If you live somewhere in the Midwest, you’ve probably encountered hard water

If you live somewhere in the Midwest, you’ve probably encountered hard water. Simply, hard water is water with high mineral content. Untreated groundwater in wells found in a great portion of Midwest states, including Wisconsin, Utah, New Mexico, and Arizona, is found to be “very hard”, making it unsafe to drink. The role of water softeners is to filter out the minerals from your water.

But when your state-of-the-art, trusty water softener doesn’t work the way it used to, maybe it’s time to take a closer look at the hardware you got. The simplest problems your home water filtration system can face are often products of irregular maintenance.

So, here are some DIY troubleshooting tips you can use to check and repair your water softener.

Check the brine tank

Brine tank is the part of the device is where the salt is stored, which induces the ionization process of the water softener. Typically, the brine tank often gets clogged if there’s too much water or salt inside it. It can also get clogged if you add salt too frequently to the machine, resulting in a hard salt dome or crust inside. Clean the brine tank by clearing out the salt using a broom to break and remove it.

From there, use a vacuum to take out all the sediment. After that, it’s just proper cleaning with soap and water.

Check the resin bed

The resin bed is the second thing you need to check when repairing your water softener. This is where most of the ionization process that softens the water happens. Sometimes, it’s the resin bed that gets clogged up during the water softening process, with it having to handle all the minerals it needs to filter from the hard water.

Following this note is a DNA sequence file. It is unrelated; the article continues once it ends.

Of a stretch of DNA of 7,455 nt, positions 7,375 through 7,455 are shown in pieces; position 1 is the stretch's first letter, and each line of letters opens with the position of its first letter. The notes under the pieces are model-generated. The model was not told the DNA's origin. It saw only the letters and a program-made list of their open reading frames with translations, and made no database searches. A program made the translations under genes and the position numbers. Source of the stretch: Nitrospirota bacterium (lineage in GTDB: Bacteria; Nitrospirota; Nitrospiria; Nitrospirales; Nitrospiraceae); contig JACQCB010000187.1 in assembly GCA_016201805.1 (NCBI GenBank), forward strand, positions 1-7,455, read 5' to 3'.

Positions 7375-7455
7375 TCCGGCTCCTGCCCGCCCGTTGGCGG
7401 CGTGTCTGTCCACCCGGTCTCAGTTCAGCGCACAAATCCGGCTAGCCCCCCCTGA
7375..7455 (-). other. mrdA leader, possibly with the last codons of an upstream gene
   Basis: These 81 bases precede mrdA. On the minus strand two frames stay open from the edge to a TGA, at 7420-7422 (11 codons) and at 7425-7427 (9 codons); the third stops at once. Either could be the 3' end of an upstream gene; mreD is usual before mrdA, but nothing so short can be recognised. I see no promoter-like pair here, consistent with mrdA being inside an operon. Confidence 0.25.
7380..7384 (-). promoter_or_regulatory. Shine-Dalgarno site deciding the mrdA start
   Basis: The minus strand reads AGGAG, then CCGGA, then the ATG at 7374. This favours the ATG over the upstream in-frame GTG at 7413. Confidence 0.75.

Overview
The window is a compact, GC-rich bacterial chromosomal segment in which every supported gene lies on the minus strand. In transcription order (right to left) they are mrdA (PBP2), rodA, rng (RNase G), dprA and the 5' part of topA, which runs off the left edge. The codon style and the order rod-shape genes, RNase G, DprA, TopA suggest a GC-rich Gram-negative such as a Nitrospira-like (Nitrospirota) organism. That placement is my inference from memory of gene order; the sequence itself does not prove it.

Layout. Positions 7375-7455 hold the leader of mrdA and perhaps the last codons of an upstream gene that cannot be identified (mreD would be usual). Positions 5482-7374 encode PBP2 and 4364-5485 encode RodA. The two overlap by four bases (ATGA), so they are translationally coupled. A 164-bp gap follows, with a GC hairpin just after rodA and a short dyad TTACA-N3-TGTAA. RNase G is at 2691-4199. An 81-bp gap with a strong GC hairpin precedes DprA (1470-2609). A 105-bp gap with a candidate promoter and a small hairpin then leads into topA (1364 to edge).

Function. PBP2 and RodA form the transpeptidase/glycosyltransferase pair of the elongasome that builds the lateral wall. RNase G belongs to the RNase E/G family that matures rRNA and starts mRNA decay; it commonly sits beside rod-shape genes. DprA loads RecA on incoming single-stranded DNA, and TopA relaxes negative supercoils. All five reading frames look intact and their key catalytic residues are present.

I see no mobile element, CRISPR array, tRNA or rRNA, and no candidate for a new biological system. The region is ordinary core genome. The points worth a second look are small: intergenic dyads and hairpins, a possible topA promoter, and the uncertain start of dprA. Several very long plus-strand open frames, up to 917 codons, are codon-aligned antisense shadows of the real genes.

There might be a build-up of silt, manganese, and iron within the resin bed. These need to be purged from the resin bed either through using hydrogen hydrosulfite products and purge the wastewater through your water softener’s functions.

Check the injector

If it’s not the brine tank or the resin bed that’s causing your water softener to malfunction, look at the injector. When the injector sucks up too much sediment or salt, it can get blocked. When this happens, make sure that the water is shut off and then relieve the water pressure through the water softener’s manual regeneration function. After that, just remove the defective injector and clean it thoroughly, removing whatever sediment or dirty salt that clogged it.

When you’ve done all these things and the water softener still doesn’t work the way it should, maybe the issue is something that’s beyond your depth. Ask your local plumber or call a water softener repair specialist in Salt Lake City, Phoenix, or wherever you are located. That way, you will prevent any unnecessary complications in the course of fixing it yourself.

Repairing water softeners can be difficult if you don’t treat yours right. By performing regular and proper maintenance, you’ll always be drinking, showering with, or washing with soft water wherever you are in the Midwest.

Title:Water Softener Repair Tips You Can Do Yourself

Meta Title:DIY Water Softener Repair Tips

Meta Description:When your water softener fails to properly filter the water in your home, here are some DIY tips you can do to fix the problem.

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